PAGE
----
Category Archives: Northumberland

The Resurrection of King Richard III: February 2013

Exactly a week ago today, on 4th February 2013, we had the electrifying news that the skeletal remains discovered in a Leicester Car Park were those of King Richard III, the last ‘medieval monarch of England’. Experts from the University of Leicester confirmed that DNA from the bones matched the DNA of Richard’s descendants.

(A) The  Enduring Fascination of King Richard III.

(1) Richard III reigned for only two years (26th June 1483 to 22nd August 1485); yet he is one of the most famous monarchs in British History. Richard III is one of the few British monarchs to have a society named after him. ‘The Richard III Society’, founded nearly 90 years ago in 1924, is today a flourishing society. There is also a ‘Richard III Society’ in the USA, founded over 50 years ago in 1961.

A major function of both these societies is has been to rehabilitate the posthumous reputation of King Richard III. Shakespeare effectively executed a ‘hanging job’ on the last Yorkist monarch in his famous play:’ The Tragedy of King Richard III’ (written in 1593). In Shakespeare’s complete canon of cads only Iago exceeds Richard in criminal conduct. In his play, ‘The Third Part of King Henry VI (1591), Shakespeare portrays Richard as exultingly murdering the ‘saintly’ King Henry VI: “Down, down to hell; and say I sent thee thither.” [Act V, Scene VI.] However, Shakespeare was not alone in damming Richard III’s reputation. Another ‘saintly’ historical character, Sir Thomas More, did much to blacken Richard’s reputation in his ‘History of Richard III’ (written between 1512 and 1519). More’s account was little more than political propaganda. As Professor Hicks remarked about twenty years ago: “How was More’s  Richard III ever regarded as objective?” [M.A.Hicks, page 39, in ‘The Wars of The Roses’, Macmillan, 1995.] More is still often regarded as a very upright historical character. In the year 2000, More was even glorified by Pope John Paul II, who declared More to be the Patron of Catholic Politicians.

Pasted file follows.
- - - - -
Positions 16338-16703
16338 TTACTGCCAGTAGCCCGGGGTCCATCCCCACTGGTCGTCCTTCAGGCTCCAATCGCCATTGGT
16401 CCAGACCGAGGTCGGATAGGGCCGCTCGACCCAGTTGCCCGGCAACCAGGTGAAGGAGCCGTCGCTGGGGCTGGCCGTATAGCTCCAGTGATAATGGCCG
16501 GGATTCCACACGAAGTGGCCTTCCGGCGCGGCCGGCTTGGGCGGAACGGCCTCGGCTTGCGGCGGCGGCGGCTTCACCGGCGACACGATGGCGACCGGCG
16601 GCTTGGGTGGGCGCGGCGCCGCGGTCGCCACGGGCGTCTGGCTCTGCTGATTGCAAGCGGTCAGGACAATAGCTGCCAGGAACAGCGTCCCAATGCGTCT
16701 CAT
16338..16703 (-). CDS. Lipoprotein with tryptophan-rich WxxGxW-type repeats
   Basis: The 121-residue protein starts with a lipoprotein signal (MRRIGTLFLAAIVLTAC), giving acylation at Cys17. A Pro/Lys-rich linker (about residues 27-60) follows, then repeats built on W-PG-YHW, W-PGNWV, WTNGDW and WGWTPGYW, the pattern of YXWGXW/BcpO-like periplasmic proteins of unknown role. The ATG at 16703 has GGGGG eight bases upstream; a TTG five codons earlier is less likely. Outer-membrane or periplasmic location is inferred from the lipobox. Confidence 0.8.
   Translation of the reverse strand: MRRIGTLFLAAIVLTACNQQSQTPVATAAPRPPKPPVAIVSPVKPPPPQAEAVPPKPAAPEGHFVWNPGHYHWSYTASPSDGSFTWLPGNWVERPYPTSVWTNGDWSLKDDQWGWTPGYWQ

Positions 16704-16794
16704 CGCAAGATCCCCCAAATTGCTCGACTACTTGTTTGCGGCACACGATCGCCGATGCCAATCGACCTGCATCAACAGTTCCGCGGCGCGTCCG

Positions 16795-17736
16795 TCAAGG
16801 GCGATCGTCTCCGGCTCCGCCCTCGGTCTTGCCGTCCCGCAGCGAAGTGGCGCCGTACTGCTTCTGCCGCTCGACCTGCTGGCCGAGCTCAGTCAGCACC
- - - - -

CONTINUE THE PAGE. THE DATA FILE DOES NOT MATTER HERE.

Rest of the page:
(2) The other reason for Richard III’s enduring fascination is the question of the ‘Princes in the Tower’. On 9th April 1483, King Edward IV died, only 41years old. Edward IV’s premature death caused a constitutional crisis, as his two male heirs were both minors: Edward, Prince of Wales (12 years old) and Richard, Duke of York (just over 9 years old).

Immediately after his father’s death, Edward Prince of Wales became King Edward V, but he was never crowned. Both Edward and Richard were effectively removed from the monarchy, and their uncle, Richard of Gloucester, became King Richard III. Both princes were lodged in the Tower of London, but both soon disappeared from public view, and, within a few months, were presumed dead. This is not the place to go into a long analysis on the sad fate of the two young princes; but Richard III must be counted as one of their potential ‘murderers’. If the princes had survived Richard III’s coronation, it was in Richard’s self-interest to exhibit the princes, if only to head off potential unrest.  He might therefore have given the order for their execution. However, there are two other possible ‘murderers’ who also might have ordered the princes’ murder.